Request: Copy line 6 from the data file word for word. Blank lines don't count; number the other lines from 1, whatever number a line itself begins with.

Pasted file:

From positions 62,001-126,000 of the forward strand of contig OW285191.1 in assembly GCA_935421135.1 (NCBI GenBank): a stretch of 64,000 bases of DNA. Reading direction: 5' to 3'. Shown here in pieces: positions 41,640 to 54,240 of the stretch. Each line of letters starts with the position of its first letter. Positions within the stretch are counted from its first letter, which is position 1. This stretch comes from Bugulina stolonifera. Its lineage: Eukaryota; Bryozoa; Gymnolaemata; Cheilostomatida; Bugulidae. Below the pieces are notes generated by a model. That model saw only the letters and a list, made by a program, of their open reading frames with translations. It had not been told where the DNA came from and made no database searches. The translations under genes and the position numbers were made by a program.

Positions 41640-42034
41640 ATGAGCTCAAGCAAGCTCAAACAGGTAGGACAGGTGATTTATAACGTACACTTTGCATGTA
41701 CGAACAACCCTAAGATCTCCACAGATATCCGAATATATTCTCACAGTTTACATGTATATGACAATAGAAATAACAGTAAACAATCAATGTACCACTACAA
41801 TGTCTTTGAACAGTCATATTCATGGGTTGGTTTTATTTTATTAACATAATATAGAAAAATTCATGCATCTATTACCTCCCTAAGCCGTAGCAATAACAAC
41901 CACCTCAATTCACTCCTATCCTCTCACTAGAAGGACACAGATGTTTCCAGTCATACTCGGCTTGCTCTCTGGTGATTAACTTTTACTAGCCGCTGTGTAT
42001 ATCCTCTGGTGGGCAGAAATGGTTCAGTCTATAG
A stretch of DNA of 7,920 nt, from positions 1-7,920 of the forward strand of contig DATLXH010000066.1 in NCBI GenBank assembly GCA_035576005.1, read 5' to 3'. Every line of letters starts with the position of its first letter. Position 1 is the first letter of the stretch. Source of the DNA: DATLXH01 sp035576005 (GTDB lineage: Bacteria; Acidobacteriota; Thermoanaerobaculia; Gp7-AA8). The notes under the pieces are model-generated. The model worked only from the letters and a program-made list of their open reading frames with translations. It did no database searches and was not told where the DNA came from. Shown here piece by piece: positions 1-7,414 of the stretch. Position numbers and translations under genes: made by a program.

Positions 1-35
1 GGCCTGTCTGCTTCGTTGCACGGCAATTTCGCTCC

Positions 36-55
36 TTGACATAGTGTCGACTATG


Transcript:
41901 CACCTCAATTCACTCCTATCCTCTCACTAGAAGGACACAGATGTTTCCAGTCATACTCGGCTTGCTCTCTGGTGATTAACTTTTACTAGCCGCTGTGTAT